In Review: April 22, 1998

Who was Ernesto "Che" Guevara?
Jorge Castañeda '73's biography tries to demythologize the Communist revolutionary

Compañero: The Life and Death of Che Guevara

Knopf, $30

Jorge Castañeda '73

It is ironic but not surprising that an industry has arisen out of the life and death of Ernesto "Che" Guevara, the Communist revolutionary known for his opposition to consumerism and free markets. His striking face, already ubiquitous in Cuban iconography, now decorates American and European Tshirts and Swatch watches. His dramatic trajectory is the subject of countless memoirs, books, magazine articles, and a CD-ROM, several of them released within the past year to commemorate the 30th anniversary of his death. Jorge Castañeda '73, a Mexican political scientist who has taught at Princeton, has contributed to the growing field with his recent Compañero: The Life and Death of Che Guevara. Confronting years of mostly hagiographic biographies and memoirs, Castañeda aims to demythologize the man. But the result is uneven, a testament perhaps to the power of the myth itself.

The biography opens with a sentimentalized account of the asthmatic, willful, but fundamentally noble child's privileged early years in Rosario, Argentina. The tone changes with a taut, compelling narration of Guevara's participation, both as combatant and as idealistic workaholic Minister of Industries, in the Cuban Revolution. Detailed, backstage accounts of domestic politics just after the revolution shed light on Guevara's progressive alienation as he witnessed the debilitating failure of his economic policies. Castañeda deftly contextualizes the revolution with regard to world Communism and the complex relationship between the Soviets, the Chinese, and Latin American Communist parties. Yet he seems unable to resist romanticizing Guevara's death in the Bolivian jungle in 1967. In his version, the revolutionary's misguided but nonetheless heroic attempt to export revolution leads with tragic inevitability to his capture and assassination by the Bolivian military. Difficult questions, such as Castro's instrumental attitude toward the enterprise, or Guevara's evolving disregard for the safety of his troops, receive limited attention.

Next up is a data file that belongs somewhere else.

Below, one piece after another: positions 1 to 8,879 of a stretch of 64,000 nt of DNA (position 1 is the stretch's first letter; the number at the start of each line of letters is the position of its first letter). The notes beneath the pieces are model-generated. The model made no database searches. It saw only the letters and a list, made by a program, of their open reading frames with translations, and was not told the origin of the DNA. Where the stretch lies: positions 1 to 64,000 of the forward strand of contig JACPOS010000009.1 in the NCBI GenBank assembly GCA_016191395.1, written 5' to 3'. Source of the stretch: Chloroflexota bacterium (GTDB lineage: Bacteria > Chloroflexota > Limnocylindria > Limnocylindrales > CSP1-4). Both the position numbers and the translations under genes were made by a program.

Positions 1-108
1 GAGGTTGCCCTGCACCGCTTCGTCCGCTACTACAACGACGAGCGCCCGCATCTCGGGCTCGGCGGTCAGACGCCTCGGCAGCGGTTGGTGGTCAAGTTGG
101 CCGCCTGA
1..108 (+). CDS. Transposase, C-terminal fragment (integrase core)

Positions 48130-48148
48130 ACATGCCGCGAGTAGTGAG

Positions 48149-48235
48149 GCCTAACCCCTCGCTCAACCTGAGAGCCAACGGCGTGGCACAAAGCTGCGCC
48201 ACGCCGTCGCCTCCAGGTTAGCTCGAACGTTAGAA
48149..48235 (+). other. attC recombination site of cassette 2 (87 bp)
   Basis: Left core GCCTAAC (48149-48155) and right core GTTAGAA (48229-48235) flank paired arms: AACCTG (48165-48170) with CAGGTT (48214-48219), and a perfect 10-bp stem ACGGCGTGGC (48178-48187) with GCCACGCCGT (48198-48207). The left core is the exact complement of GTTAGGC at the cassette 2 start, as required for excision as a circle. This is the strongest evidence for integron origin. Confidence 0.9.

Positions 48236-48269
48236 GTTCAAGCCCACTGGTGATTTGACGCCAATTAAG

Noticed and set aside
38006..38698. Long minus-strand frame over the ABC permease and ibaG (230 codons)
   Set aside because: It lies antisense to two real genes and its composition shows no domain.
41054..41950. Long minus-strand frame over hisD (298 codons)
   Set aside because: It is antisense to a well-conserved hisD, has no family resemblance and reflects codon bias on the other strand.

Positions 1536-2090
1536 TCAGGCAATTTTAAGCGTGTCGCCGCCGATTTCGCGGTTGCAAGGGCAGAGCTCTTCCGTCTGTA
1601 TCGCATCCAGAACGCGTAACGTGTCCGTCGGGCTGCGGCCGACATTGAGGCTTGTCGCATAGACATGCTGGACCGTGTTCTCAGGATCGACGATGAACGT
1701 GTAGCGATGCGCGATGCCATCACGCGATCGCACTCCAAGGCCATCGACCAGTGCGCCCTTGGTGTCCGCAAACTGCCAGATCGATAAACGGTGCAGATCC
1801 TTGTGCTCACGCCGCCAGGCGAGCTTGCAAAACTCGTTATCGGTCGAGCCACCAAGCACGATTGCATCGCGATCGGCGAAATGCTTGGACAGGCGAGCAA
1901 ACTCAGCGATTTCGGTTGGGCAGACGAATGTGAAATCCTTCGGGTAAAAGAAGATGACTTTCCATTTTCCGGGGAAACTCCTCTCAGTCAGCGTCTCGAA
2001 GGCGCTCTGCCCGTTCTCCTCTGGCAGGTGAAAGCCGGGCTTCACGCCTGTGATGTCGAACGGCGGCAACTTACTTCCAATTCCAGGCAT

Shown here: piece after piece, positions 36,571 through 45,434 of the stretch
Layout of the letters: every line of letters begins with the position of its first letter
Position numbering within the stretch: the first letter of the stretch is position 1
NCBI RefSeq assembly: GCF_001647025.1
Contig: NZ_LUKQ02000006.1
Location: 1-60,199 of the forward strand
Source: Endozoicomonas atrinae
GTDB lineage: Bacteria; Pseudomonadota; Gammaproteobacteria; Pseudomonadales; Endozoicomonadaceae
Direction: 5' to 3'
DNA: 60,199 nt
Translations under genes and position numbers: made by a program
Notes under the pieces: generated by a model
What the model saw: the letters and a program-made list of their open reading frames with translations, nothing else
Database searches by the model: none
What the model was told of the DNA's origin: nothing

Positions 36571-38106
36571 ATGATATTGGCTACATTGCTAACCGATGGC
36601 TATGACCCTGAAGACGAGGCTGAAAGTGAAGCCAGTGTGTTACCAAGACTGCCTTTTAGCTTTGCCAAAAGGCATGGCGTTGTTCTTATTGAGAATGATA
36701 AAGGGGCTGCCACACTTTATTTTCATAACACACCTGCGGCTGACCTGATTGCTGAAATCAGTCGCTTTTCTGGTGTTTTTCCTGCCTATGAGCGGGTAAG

Castañeda's strongest interpretive gesture is the reduction of two related factors: Guevara's asthma and his consistent aversion to ambivalence. According to this interpretation, ambivalence exacerbates asthma, while a singularity of purpose and freedom from contradiction attenuate the condition. Thus the need to escape equivocal situations and pursue clarity. Given Guevara's dogmatic and peripatetic tendencies, the analysis can prove illuminating. But Castañeda's own evidence suggests that Guevara was somewhat more complex than the interpretation allows. He is at a loss, for instance, to explain the ambivalence expressed in Guevara's famed statement about his relationship to Fidel Castro: "neither marriage nor divorce."